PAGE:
> "script confirms" prohibitively difficult. Every week I get more
> "legitimate" joins on my lists, from addresses that are clearly address
Do they deal with and acknowledge confirmations? If so, what kind of
challenge do you do?
I've experimented with three kinds:
* The majordomo kind, where you have to send back a cookie that's a hash of
the subscriber's address, so the software doesn't remember who tried to
subscribe. It keeps spammers out, but it keeps too many real users out, too.
* A cookie that the server remembers, which I originally wrote for
soc.religion.unitarian-univ, the original robomoderated newsgroup and for
abuse.net. The first time it hears from an address, it remembers the
message, generates a cookie, and sends back an autoack with the cookie in the
subject line and a bunch of boilerplate, in about the third paragraph of
which is the magic phrase that has to appear on the first line of the
response, "yes" for s.r.u-u and "I accept" for abuse.net. The response has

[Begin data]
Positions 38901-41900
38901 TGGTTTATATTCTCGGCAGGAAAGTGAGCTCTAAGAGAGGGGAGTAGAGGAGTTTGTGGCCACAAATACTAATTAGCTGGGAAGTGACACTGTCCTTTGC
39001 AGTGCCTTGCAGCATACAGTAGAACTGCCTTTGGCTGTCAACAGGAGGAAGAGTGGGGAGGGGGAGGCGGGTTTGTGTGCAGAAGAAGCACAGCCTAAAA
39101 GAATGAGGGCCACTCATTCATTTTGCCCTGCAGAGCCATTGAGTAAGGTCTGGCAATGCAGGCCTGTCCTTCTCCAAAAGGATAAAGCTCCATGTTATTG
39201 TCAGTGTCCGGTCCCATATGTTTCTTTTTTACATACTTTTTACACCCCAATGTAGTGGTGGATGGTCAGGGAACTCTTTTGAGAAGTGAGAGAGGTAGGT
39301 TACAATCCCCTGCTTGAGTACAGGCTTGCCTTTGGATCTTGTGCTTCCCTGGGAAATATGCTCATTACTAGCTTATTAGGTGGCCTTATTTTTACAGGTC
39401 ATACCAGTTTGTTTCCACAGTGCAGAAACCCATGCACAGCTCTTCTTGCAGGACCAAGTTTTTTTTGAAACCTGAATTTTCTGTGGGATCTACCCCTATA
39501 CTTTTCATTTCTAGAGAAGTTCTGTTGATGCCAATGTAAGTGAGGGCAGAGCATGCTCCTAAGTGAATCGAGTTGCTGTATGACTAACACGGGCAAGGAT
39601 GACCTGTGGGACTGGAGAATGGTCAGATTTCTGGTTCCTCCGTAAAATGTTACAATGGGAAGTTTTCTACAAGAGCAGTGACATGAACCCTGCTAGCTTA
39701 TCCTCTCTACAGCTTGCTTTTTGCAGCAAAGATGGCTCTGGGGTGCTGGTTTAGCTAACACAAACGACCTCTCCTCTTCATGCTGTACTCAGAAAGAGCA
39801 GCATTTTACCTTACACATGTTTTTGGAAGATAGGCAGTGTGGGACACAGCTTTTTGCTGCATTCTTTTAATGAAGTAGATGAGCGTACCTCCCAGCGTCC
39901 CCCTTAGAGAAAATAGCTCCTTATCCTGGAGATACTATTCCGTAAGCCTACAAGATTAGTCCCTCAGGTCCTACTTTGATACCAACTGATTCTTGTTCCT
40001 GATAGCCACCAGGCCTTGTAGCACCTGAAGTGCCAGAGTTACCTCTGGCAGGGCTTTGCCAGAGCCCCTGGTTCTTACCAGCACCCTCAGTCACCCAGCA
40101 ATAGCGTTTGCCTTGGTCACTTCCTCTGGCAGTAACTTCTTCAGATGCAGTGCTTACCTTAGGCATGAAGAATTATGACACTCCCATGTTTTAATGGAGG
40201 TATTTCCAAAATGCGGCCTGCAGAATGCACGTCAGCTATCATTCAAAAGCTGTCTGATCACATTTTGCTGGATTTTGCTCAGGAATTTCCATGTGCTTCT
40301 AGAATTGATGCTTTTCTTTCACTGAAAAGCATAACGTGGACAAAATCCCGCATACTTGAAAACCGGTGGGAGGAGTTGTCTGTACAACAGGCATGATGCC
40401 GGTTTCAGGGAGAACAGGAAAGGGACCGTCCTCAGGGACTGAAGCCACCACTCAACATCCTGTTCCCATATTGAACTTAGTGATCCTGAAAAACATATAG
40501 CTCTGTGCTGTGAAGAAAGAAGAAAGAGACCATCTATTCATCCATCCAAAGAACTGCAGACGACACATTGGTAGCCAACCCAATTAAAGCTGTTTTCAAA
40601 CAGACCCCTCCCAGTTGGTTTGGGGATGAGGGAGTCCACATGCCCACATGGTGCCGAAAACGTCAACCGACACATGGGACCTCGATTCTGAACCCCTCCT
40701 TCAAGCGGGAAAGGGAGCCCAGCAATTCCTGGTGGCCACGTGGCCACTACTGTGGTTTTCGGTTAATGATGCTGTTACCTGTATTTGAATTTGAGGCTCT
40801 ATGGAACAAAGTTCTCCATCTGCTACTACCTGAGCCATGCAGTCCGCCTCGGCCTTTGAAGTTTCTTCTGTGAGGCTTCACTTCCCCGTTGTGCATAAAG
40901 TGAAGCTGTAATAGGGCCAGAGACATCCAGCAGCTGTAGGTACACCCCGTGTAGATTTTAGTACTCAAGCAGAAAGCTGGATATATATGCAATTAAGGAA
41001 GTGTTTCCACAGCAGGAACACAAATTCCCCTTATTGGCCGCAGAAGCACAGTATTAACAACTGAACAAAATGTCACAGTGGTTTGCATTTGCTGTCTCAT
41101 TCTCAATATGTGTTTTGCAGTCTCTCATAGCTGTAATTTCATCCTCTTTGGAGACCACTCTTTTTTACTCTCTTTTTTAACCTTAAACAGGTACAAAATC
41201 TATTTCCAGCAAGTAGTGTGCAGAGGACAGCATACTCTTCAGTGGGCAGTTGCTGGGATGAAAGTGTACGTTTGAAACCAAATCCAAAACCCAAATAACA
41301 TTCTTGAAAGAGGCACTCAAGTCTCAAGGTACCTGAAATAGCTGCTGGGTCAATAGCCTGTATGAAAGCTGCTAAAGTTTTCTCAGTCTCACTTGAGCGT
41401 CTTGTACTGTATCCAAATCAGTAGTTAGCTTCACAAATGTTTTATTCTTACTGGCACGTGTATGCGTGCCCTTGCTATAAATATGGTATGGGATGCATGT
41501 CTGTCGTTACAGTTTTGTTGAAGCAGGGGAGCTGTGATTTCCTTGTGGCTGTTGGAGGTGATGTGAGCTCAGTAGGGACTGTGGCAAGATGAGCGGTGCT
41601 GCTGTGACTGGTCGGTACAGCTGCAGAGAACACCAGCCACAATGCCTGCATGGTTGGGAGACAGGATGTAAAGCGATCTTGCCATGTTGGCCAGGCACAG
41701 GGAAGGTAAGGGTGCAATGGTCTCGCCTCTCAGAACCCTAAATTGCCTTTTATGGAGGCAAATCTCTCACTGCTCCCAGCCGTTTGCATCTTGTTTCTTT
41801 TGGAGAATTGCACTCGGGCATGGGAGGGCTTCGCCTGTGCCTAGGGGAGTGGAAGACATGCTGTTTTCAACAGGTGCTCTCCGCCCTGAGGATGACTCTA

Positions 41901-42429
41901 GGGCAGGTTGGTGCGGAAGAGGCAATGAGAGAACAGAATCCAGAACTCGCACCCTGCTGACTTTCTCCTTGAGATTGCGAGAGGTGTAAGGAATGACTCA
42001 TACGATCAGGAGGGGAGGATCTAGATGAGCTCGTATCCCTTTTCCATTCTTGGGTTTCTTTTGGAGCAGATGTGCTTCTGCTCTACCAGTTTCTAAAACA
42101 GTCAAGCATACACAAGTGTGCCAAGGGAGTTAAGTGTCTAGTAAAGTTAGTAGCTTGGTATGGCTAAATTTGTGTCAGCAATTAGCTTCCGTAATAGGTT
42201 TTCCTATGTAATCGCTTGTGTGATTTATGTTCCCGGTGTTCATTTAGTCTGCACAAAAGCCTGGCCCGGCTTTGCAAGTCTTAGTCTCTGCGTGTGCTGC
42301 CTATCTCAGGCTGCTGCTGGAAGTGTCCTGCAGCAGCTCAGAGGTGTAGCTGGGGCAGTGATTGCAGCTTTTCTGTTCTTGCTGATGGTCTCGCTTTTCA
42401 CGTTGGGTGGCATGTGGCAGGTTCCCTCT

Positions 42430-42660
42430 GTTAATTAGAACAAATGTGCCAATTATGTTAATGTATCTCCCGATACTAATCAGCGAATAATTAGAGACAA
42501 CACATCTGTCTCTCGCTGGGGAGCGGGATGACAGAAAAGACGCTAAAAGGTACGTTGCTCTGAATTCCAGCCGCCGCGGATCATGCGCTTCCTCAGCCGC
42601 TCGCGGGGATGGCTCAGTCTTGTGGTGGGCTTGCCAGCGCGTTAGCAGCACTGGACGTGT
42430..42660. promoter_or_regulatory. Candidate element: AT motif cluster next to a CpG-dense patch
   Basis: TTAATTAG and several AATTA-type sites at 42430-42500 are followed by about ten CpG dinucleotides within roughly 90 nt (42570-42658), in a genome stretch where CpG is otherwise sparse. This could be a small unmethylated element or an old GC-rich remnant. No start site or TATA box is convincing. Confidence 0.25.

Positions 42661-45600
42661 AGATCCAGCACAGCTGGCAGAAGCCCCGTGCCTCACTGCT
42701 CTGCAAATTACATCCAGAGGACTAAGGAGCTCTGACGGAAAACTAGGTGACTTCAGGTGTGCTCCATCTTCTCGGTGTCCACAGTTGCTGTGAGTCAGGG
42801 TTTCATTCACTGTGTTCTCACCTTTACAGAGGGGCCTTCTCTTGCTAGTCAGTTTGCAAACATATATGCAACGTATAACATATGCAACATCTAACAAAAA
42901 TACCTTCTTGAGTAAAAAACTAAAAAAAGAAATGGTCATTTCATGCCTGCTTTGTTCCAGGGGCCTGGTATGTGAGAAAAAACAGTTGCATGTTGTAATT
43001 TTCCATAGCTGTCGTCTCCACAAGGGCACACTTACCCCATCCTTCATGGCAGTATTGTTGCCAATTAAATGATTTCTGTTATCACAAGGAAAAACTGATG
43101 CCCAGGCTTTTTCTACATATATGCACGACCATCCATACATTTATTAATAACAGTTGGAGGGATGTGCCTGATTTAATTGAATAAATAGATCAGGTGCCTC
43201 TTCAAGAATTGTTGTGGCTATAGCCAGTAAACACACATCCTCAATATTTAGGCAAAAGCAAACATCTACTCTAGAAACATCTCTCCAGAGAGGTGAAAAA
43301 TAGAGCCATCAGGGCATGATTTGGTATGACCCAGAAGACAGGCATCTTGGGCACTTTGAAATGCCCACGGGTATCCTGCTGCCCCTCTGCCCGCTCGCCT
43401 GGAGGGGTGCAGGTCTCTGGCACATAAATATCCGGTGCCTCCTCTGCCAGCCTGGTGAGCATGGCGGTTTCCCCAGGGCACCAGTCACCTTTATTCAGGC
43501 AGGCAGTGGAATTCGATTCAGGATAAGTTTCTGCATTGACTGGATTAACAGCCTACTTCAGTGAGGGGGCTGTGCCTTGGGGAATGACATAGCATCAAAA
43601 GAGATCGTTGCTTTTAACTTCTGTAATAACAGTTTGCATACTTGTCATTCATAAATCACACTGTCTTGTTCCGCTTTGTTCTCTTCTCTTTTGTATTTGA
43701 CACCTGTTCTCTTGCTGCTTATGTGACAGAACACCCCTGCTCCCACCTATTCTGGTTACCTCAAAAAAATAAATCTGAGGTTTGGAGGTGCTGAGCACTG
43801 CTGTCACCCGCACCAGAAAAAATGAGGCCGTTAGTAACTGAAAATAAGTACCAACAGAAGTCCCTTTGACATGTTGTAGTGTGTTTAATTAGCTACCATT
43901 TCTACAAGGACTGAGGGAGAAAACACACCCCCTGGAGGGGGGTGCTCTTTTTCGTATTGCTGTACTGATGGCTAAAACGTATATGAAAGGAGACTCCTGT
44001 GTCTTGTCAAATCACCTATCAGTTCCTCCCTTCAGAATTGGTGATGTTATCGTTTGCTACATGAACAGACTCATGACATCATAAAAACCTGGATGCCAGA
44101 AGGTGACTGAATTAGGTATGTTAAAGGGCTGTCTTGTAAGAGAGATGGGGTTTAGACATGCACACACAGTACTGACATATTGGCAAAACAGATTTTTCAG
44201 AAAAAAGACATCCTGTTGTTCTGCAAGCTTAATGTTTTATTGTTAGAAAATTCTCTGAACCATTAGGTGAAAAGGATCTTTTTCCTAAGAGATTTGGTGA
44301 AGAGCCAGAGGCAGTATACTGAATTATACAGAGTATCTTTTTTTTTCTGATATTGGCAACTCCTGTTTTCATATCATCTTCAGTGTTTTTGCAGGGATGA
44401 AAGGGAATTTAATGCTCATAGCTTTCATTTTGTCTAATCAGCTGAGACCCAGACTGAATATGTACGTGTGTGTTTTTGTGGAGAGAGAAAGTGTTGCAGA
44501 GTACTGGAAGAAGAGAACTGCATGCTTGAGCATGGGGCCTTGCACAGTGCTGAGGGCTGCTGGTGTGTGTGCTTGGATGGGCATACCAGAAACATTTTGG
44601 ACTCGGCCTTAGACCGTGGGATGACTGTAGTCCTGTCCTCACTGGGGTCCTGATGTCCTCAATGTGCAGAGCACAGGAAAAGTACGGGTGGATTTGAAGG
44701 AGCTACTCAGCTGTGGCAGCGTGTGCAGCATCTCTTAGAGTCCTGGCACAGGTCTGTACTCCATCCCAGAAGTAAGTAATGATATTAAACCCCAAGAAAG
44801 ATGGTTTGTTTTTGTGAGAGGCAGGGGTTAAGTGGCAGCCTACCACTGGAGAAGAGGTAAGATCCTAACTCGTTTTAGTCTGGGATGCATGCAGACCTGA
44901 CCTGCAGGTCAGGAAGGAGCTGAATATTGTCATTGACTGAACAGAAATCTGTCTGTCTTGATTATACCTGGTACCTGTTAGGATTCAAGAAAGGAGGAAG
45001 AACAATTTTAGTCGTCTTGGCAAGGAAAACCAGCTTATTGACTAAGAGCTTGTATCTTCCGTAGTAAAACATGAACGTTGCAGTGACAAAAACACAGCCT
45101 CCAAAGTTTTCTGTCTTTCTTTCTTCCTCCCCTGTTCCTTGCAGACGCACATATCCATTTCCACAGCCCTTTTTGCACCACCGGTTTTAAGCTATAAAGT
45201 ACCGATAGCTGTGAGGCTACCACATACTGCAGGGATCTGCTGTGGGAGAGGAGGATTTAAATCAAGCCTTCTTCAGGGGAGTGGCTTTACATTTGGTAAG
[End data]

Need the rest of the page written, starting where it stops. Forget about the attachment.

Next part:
to come from the right address, contain the cookie, and have the magic
phrase. This works pretty well. It even keeps out lamers who are too
impatient to read the welcome message.
* The web kind, with a URL in the confirmation message that you click to
confirm. I'm moving to these, since they're the least confusing and work
even if the user's outgoing and incoming addresses are different. My
main issue is how to do them and keep it reasonably easy for non-web
users to confirm. In many cases it's a non-issue since the only way to
subscribe is from a web site, but in general, I have to deal with it.
John Levine, firstname.lastname@example.org, Primary Perpetrator of "The Internet for Dummies",
Information Superhighwayman wanna-be, http://iecc.com/johnl, Sewer Commissioner
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